Connecticut College students have several options for pursuing the study of engineering while also earning a traditional liberal arts degree. Through the following programs, students have the opportunity to develop the critical problem-solving and technical experience needed to enter a wide range of engineering fields. Many students also complete our standard major in physics日本一本道a不卡免费, often supplemented with additional course(s) in engineering from one of our partner institutions, before attending graduate school in engineering.
日本一本道a不卡免费Connecticut College students have gone on to attend top engineering graduate programs, including Princeton, Brown, Duke and Stanford, and are currently working as civil engineers, electrical engineers, mechanical engineers, nuclear engineers, optical metrology engineers, software engineers, engineering physicists and more.
Environmental Engineering Dual Degree Program
日本一本道a不卡免费We offer an innovative five-year program, in partnership with Worcester Polytechnic Institute, that provides specialized training for students interested in environmental engineering. Science courses in chemistry, geosciences, physics and biology at Connecticut College are combined with engineering and design courses at WPI to provide students with the skills they need to enter the vital field of environmental engineering. Students participating in the program will complete three years of study at Connecticut College and one year of study away coursework at WPI during the junior year to earn a bachelor of arts degree in environmental engineering studies from Connecticut College. Students may then transfer to WPI for one additional year of study to pursue a bachelor of science in environmental engineering.
U.S. Coast Guard Academy Single Course Exchange Program
日本一本道a不卡免费Connecticut College students enrolled fulltime in an undergraduate degree-seeking program and in residence on the Connecticut College campus may, with appropriate approval, enroll in one course per semester at the United States Coast Guard Academy, which is adjacent to the Connecticut College campus. Enrollment in the single course exchange program is subject to enrollment policies, including instructor permission, course restrictions and space availability.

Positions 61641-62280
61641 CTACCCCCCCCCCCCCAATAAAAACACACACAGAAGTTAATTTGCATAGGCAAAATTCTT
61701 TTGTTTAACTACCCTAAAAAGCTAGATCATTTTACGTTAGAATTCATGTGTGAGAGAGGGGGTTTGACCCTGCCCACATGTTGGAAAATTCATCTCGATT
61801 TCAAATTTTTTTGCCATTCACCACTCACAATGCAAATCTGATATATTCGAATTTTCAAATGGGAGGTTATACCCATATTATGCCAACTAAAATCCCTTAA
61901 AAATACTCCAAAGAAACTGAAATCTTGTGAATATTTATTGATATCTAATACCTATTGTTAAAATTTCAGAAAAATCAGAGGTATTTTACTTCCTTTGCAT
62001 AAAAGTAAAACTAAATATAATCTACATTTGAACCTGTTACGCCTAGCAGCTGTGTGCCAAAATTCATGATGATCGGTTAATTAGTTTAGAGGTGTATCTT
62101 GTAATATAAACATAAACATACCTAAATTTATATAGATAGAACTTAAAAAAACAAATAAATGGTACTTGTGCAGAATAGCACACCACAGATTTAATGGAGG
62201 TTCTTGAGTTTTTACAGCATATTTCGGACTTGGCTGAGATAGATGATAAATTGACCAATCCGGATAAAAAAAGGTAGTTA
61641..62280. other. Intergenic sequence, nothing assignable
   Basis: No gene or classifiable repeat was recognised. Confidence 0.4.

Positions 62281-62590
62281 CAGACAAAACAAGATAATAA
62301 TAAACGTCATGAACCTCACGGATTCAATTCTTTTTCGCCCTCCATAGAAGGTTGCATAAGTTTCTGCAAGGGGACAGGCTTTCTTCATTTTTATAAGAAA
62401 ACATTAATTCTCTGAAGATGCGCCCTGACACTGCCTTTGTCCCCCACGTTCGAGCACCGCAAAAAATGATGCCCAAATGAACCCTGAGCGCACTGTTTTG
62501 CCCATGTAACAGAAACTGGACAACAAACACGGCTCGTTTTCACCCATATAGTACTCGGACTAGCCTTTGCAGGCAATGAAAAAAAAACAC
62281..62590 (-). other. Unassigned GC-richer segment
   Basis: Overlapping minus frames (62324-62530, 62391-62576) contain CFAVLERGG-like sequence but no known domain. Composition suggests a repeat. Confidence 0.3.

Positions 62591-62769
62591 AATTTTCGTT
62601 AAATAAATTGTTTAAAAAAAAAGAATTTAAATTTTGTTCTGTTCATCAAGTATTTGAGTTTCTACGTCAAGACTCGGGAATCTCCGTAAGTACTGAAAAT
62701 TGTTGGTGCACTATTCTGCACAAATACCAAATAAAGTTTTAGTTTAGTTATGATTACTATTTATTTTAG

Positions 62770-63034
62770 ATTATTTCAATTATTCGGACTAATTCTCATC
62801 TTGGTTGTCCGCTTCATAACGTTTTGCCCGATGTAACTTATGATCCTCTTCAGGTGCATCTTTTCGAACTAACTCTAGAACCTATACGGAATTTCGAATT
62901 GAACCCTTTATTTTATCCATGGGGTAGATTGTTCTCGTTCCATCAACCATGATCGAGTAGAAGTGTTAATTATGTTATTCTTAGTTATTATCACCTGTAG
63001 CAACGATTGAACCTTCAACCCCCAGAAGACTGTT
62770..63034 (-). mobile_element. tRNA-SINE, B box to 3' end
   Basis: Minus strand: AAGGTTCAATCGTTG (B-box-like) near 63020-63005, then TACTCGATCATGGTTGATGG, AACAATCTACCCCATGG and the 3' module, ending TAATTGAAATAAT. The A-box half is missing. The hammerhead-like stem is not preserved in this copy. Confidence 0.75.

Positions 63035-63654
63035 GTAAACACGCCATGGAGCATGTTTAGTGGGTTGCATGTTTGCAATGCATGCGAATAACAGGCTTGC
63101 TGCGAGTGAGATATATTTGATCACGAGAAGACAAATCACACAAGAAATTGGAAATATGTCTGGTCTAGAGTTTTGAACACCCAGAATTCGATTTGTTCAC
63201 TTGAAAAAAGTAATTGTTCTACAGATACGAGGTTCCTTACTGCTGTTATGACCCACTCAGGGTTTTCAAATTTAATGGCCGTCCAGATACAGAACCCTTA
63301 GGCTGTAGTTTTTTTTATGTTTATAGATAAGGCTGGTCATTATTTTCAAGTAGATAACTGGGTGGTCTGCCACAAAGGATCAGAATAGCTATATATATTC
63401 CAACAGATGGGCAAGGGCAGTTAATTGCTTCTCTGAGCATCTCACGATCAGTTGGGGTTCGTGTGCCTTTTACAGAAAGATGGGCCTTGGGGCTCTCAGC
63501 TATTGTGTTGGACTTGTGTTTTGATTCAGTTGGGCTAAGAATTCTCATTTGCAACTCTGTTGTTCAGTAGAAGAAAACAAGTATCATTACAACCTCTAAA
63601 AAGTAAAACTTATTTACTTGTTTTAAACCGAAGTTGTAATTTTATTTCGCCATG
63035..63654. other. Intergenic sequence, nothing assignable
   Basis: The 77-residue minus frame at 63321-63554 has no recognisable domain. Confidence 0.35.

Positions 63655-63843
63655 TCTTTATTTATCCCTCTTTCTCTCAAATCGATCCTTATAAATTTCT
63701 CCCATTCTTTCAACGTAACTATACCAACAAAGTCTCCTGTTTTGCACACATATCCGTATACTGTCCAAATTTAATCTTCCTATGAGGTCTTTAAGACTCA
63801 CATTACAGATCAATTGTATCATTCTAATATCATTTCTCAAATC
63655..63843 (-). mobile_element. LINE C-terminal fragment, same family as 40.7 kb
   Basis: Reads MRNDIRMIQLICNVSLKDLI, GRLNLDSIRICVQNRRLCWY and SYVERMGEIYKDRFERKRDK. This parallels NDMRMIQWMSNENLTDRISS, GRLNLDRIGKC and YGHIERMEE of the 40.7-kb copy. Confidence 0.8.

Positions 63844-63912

Washington University in St. Louis Dual Degree Program
日本一本道a不卡免费Connecticut College is part of a select group of colleges affiliated with Washington University in St. Louis's Dual Degree Engineering Program, which offers students the opportunity to earn a bachelor of arts degree from the College and a bachelor of science in biomedical, computer, electrical, chemical or mechanical engineering from Washington University. The program requires three years of study at Connecticut College followed by two years of study at Washington University, or four years of study at Connecticut College followed by two years of study at Washington University.
Dual Degree Program graduates are "liberally educated engineers" with strong communication and problem-solving skills, a broad background in the humanities and social sciences, and a high-quality technical education. To learn more, visit .
In addition to the programs above, students majoring in physics have the opportunity to study abroad or away at an engineering institution, take courses through Trinity College's engineering department, and complete funded internships in the field of engineering. Students can also apply for Washington University in St. Louis's , an 11-day intensive introduction to engineering courses for current liberal arts students who want to test their interests in engineering. Columbia University also offers a (with a highly competitive admission process) for liberal arts students interested in a dual bachelor of arts and bachelor of science in an enginnering discipline.